Monday, December 1, 2008

The Language of Poetry

1. Pick one of the phrases below and write a poem in which:
a) the phrase you’ve picked is the poem’s title
b) the phrase you’ve picked occurs at least once in the body of the poem
2. The poem should not be end-rhymed, but it should observe the basic conventions of free-verse prosody.
3. The poem should be less than 30 lines in length
4. In addition to using the phrase you’ve selected, the poem should try to coin at least one truly memorable epigrammatical statement: a statement which is:
a) rich in metaphorical meaning
b) has the ring of wisdom yet is fresh, not hackneyed
c) is abstract (which has the breadth of a generalization) yet has a concrete “feel” to it
5. Although the poem should be in the riddling, epigrammatical language of poetry, it should have an air of authority; it should make a kind of sense yet not be easily paraphrasable or interpreted. In other words, it should have “poetic meaning.”

1. The long odds in the evening
2. The heart’s rust
3. Cold bacon, cold eggs, cold potatoes
4. The left-handed daydreams of the missing ski (shoes, hat, etc.)
5. The slow kiss the spider gives the fly
6. The way the sky would like to touch the snow
7. The thief who is also the locksmith
8. At Death’s picnic (funeral, party, etc.)
9. At the starling’s wild parties
10. In Death’s library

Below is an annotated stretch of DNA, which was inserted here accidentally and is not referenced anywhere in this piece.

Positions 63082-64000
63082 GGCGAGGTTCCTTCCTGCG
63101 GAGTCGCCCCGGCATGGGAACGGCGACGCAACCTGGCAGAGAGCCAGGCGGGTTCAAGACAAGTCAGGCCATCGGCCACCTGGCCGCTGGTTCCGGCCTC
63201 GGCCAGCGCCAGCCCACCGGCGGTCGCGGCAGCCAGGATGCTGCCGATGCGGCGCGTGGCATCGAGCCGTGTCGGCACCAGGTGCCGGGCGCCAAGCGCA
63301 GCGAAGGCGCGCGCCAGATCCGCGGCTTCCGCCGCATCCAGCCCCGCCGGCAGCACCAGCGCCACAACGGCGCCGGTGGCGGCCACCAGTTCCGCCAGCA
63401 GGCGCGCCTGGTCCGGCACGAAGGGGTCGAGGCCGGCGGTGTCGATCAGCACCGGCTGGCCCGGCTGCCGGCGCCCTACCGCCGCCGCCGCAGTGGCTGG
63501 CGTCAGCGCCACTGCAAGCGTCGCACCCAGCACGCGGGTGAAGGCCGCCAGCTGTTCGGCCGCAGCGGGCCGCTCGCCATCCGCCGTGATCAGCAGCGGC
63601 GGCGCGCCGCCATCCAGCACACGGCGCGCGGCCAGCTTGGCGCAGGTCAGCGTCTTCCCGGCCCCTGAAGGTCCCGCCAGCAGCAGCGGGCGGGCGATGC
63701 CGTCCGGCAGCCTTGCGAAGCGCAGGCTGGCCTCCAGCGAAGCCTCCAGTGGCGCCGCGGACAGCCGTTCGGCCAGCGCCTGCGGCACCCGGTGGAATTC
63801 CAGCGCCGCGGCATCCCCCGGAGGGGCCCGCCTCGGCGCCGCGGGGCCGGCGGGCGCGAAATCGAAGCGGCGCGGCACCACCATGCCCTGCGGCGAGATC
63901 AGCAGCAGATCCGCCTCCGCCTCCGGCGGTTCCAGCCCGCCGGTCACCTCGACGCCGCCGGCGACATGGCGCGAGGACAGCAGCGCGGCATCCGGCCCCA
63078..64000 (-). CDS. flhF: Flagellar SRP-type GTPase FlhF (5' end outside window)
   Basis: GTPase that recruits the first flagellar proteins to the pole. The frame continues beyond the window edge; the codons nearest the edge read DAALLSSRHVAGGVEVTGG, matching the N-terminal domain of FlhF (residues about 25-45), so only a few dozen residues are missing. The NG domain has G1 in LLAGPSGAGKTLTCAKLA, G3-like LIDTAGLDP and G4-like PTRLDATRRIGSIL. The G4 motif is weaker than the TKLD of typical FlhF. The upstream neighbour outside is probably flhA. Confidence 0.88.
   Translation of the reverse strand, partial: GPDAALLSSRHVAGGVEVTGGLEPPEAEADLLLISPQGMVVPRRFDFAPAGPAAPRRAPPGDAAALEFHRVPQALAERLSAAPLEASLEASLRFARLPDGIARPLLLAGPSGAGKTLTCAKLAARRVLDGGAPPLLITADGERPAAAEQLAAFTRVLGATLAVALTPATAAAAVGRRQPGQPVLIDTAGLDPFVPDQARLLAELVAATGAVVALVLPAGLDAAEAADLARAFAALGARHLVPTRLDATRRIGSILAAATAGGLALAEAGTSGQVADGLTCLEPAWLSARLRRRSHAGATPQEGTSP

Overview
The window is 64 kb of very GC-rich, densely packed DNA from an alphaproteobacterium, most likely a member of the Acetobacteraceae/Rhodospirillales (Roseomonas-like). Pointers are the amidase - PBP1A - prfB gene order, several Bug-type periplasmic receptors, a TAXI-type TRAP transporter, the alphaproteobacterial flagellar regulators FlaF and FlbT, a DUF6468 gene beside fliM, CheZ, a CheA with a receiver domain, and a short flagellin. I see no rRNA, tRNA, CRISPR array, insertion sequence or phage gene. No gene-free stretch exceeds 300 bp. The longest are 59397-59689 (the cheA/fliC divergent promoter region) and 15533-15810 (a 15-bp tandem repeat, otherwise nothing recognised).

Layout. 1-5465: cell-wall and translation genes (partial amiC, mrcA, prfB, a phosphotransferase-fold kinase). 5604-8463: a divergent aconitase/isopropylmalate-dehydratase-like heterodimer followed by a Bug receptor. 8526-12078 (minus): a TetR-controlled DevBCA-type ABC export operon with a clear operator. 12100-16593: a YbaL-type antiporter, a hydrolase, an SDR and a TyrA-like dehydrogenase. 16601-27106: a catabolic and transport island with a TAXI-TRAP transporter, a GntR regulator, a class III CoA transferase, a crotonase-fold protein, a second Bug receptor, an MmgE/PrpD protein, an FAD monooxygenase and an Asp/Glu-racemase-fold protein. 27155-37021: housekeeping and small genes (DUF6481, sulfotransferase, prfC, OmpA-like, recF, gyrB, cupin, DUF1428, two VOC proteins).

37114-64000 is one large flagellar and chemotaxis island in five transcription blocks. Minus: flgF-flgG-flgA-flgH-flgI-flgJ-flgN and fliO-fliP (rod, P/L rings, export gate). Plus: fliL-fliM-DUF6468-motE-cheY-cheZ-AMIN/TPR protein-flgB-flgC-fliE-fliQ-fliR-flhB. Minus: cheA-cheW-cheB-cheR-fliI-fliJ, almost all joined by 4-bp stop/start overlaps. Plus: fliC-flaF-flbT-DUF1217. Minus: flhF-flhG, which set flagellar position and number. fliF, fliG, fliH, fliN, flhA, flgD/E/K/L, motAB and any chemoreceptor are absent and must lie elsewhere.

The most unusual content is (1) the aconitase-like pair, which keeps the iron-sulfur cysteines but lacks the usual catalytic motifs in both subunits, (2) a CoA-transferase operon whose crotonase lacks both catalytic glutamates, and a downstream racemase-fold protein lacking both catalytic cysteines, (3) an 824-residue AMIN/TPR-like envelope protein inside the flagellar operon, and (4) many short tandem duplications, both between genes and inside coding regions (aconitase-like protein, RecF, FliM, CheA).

11. What Death has for breakfast
12. The silent storm inside my arms
13. The patient ambushes of the shadows
14. The habits of the clouds (stones, grass, etc.)
15. Mr. Joy (Mr. Fear, etc.)
16. What the dead birds listen for
17. What the dust seems to be saying
18. Why (how) the moon divorced the earth (the sun), (the ocean divorced the land, the sky divorced the ground, etc.)
19. The heart’s hot climate
20. The franchise of the night (the moon, autumn, etc.)
21. The concealed weapon in a smile
22. The secret that wears an old suit
23. What Death (Time, Boredom, etc.) wears
24. The erratic weather reports of the heart
25. The metaphysics of cockroaches and kings
26. The moon’s white shares we (I, you, etc.) own
27. Dragging the sea for your shadow
28. Bribing the river
29. On the right side of the sun
30. The blameless life, complete in its white package

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